Earlier this week, the FDNY shared some good news we could really use: A tale of how firefighters rescued a teeny little kitten from a vehicle—and how one of the firefighters decided to adopt him!
“We got a call for a cat that was stuck in a car," Firefighter Daniel Wiwczar of Ladder 2 said. "We responded and we were able to see the cat was under the hood. He had a high fever, was lethargic, and needed to get healthy. We got the cat out and Small Door Veterinary took him in."
Wiwczar continued, "I knew right when I pulled him out that I wanted to adopt him, so two weeks later I was back to take Franklin home."
Franklin! This adorable furry monster is named FRANKLIN! We needed more details, so we contacted Small Door Veterinary to find out more. It turns out that a woman, Jenna, was walking near 6th Avenue in the 40s when she saw a kitten emerge out of an Uber driver's wheel well. The kitten darted from car to car, and Jenna and another passerby tried to corral him. Finally, Jenna was able to get firefighters from Ladder 2 to help block part of the street and open the hood of a car that the kitten can crawled into. Her coworker took video of the rescue from their office:
An animal emergency facility checked out the kitten and recommended he go to Small Door Veterinary for general care. The Small Door staff estimated that Franklin, a feral kitten and not very social, was about seven weeks old—and he had a fever of 107 degrees as well as worms. Over his two weeks there, he recovered and grew from 0.75 kg to a whopping 1.1 kg!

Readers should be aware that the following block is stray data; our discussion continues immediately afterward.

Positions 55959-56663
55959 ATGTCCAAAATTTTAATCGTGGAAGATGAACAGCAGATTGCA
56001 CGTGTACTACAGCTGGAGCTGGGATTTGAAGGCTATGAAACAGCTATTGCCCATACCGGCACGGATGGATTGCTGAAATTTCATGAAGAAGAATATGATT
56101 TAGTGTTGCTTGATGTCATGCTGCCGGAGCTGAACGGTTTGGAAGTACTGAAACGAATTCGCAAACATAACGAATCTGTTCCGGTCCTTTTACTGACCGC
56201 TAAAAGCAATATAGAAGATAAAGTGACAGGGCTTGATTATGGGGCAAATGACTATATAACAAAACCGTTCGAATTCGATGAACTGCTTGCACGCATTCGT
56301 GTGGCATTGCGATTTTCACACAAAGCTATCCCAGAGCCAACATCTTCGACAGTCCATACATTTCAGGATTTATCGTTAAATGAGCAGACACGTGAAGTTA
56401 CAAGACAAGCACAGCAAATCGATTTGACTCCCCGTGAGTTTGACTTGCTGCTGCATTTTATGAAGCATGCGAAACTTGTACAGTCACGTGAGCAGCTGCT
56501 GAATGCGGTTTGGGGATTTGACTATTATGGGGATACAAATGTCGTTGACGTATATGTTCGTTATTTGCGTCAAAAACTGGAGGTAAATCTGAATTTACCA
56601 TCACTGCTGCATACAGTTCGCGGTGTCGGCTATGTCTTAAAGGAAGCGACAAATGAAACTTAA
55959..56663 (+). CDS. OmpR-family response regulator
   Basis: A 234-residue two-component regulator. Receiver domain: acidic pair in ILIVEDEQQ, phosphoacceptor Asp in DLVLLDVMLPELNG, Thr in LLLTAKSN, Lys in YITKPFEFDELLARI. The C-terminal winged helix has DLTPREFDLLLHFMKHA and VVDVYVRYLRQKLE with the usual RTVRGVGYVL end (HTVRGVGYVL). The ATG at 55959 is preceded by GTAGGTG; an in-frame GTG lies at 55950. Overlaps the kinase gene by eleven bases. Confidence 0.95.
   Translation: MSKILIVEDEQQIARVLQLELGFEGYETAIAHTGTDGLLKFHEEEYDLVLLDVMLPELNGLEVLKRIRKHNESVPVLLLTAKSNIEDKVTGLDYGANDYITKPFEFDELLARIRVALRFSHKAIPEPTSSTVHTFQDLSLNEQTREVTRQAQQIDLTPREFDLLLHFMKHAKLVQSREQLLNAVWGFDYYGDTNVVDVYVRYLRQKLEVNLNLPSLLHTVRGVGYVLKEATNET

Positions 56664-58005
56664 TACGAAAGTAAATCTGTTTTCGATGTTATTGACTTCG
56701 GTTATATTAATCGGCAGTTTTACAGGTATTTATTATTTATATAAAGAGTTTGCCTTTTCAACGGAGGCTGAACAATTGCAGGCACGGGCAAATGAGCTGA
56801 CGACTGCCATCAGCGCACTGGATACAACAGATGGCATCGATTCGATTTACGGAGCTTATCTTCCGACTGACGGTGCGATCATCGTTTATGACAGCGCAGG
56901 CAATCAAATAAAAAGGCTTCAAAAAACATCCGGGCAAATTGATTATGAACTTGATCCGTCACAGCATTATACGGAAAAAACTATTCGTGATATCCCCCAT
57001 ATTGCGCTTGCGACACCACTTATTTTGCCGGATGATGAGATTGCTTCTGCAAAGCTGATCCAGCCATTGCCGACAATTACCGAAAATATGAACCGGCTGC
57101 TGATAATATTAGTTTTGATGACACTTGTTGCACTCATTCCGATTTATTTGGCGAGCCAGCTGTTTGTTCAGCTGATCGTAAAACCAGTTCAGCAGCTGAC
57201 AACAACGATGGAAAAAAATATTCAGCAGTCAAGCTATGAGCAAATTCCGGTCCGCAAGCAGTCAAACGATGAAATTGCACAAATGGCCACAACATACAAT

The staff also socialized him; Small Door Veterinary was in the process of opening its first location, in the West Village, so Franklin was their first animal in residence. "The team would play with him," the spokesperson said. "He got more social and got more bold... our medical chief of staff said that when Franklin started playing with a cotton ball that he was well on his way."
Wiwczar told the staff that if no one adopted the kitten, he would be interested because he had a cat before it passed away. Wiwczar visited Franklin periodically, as did Jenna, the woman who spotted him in Midtown. "Franklin is very beloved," Small Door Veterinary said.
Now Franklin is home with Wiwczar, who said, "He’s doing great now and he’s getting along with my two dogs. Franklin is just having fun, running around, and enjoying being a kitten."
Small Door Medical Chief of Staff Dr. Jamie Richardson had some advice about finding cats or kittens on the street, "If people find a stray cat on the street, the best approach depends on the situation. If the cat/kitten looks sick or injured, approach it slowly and judge how it reacts. These cats may not be used to any human interaction and can be spooked easily- the last thing we would want is them running from you into danger. If you are able to approach the animal, use a towel/coat etc to drape it over the animal and gently pick it up. By covering the animal, you will reduce some level of fear by blocking out visual stimulation. Ideally, some sort of transport box/carrier would be utilized to then take the animal to a vet for further assessment. If you find a litter of kittens that appears healthy, it is best to leave them. The mother likely left the nest to find food and will return. You can always call the ASPCA/Animal Care Center to conduct a site visit and assess the best approach from there."